Electric cars are too expensive for majority of buyers, reveals new research

Time 8:30 am, November 25, 2020

High purchase costs and concerns over battery life and charging times are putting people off buying electric vehicles, new research has found.

eBay Motors Group’s latest Consumer Insight Panel research – which polled 627 visitors to – looked to identify how environmental considerations are impacting car purchasing decisions.

Nearly two-thirds (62 per cent) of respondents said EVs are too expensive compared to traditional fuel types, with 49 per cent saying they would switch to EVs if they became cheaper.

Only 16 per cent of buyers expect to buy an electric car in the next three years.

Over half (52 per cent) said they would buy an EV if battery life was longer, while 51 per cent said they would switch if it took less than 20 minutes to fully charge.

Charging points were also a big issue with just 16 per cent of buyers agreeing with the statement: ‘There are enough electric charging points to cater for vehicle usage in the UK’.

While half of the respondents said they would switch to an EV if it had a range of over 300 miles from a single charge.

Dermot Kelleher, head of marketing and research at eBay Motors Group, said: ‘The limited supply of EVs into the used car market is making them too expensive for many buyers to consider and this is being compounded by concerns over just how long batteries will last and charging times.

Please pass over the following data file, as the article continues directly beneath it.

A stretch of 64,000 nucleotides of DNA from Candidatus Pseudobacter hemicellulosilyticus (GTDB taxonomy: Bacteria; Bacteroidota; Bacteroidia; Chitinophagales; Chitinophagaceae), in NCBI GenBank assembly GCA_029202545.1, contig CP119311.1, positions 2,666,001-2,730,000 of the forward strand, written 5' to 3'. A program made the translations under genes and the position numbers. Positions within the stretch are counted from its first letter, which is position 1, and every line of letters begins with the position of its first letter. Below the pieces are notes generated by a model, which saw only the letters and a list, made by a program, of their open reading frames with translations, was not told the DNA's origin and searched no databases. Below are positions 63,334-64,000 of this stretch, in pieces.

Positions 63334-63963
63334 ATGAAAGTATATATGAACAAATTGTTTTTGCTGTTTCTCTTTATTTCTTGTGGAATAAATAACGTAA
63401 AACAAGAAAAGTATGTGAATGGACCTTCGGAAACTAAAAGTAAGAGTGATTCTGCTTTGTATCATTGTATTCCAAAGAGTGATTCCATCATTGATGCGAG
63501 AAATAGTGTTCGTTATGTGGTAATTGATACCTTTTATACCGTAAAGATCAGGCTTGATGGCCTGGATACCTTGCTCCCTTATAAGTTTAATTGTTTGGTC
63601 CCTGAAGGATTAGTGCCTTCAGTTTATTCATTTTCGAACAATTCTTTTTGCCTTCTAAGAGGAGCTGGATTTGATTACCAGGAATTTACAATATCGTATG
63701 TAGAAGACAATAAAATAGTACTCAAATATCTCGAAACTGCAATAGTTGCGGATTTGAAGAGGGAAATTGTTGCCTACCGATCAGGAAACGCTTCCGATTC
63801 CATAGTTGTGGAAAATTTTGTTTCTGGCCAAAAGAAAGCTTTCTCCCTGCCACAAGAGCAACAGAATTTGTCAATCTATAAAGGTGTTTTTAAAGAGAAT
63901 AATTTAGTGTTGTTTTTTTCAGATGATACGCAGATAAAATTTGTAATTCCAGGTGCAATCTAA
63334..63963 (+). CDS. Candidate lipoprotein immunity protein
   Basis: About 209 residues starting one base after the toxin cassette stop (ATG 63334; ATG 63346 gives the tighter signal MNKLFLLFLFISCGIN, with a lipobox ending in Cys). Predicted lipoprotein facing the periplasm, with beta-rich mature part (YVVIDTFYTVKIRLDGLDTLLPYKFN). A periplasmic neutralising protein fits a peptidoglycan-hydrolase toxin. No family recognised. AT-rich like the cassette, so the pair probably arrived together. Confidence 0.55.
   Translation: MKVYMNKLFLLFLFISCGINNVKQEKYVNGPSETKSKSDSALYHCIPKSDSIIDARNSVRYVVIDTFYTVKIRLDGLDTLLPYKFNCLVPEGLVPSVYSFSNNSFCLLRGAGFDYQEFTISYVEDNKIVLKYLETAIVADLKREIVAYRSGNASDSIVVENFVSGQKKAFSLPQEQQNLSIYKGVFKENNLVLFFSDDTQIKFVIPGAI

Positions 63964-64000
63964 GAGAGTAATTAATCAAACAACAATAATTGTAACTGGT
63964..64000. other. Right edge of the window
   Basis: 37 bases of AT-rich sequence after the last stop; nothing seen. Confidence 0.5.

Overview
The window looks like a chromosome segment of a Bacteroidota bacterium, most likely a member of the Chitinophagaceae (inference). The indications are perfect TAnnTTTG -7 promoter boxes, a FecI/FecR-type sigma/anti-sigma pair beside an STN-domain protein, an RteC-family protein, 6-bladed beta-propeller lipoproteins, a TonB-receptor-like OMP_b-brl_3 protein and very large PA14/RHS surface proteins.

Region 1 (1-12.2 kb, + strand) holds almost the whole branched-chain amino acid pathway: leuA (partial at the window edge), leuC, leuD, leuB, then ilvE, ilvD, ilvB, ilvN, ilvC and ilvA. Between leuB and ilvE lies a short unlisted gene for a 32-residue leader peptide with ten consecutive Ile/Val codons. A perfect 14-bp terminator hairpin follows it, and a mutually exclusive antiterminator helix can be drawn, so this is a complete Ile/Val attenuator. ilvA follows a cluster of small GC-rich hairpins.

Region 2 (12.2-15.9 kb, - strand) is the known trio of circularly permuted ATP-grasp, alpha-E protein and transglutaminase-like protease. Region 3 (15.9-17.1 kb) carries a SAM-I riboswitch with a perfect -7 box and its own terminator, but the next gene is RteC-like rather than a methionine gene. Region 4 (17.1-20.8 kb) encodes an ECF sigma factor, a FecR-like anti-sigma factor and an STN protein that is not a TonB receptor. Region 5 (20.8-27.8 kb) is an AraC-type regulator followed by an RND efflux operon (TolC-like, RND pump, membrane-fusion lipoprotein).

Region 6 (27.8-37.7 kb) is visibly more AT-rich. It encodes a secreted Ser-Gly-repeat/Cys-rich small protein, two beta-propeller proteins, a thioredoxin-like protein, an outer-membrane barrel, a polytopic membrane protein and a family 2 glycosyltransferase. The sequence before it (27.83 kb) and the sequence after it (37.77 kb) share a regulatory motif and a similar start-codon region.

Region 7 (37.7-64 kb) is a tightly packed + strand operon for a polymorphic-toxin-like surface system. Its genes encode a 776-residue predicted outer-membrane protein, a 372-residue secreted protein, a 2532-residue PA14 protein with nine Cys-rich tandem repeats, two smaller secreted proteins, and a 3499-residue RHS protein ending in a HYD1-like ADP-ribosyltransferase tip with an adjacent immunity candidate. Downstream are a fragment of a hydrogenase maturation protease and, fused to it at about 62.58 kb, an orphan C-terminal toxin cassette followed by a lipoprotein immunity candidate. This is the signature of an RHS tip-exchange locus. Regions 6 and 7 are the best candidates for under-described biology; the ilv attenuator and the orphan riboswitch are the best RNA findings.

‘These issues will gradually be addressed as higher volumes of newer generation EVs filter through to the used market.

‘Also with the government bringing forward its ban on the sale of new petrol and diesel cars to 2030, attitudes towards the environment are likely to become more important considerations for car buyers; especially if ownership becomes more widespread and word of mouth starts to influence perceptions and buying behaviour.

‘However, unless there is a significant ramp up in the number and affordability of electric cars, adoption is likely to lag behind legislation.’

The research also identified the emergence of three distinct groups of car buyers.

Consumers who are ‘committed’ (24 per cent) to making a difference, those without strong views choosing to ‘sit on the fence’ (43 per cent) and a ‘dismissive’ (33 per cent) group who believe climate change is exaggerated and think their actions are pointless.

When asked what would motivate them to buy a more environmentally friendly car than their current vehicle the ‘committed’ group said legislation; ‘on the fence’ buyers said financial benefits; while the ‘dismissive’ group favoured car-related considerations such as performance.

‘We hope by identifying three groups of car buyers that dealers can better understand how environmental concerns can influence choice,’ said Kelleher.

‘When it comes to selling EVs, framing conversations around cost savings and performance are likely to resonate more with some customers than just the need to align with legislation.’

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The research also asked buyers to identify the car manufacturers they consider to be the most sustainable and environmentally friendly with Tesla taking the top position with 27.1 per cent.

1. Tesla (27.1%)
2. Toyota (20.6%)
3. BMW (16.7%)
4. Ford (16.1%)
5. Honda (14.4%)
6. Volvo (14.0%)
7. Nissan (13.4%)
8. Audi (12.0%)
9. Mercedes-Benz (11.3%)
10. Volkswagen (10.5%)

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James Batchelor's avatar

James – or Batch as he’s known – started at Car Dealer in 2010, first as the work experience boy, eventually becoming editor in 2013. He worked for Auto Express as editor-at-large and was the face of Carbuyer’s YouTube reviews. In 2020, he went freelance and now writes for a number of national titles and contributes regularly to Car Dealer. In October 2021 he became Car Dealer's associate editor.

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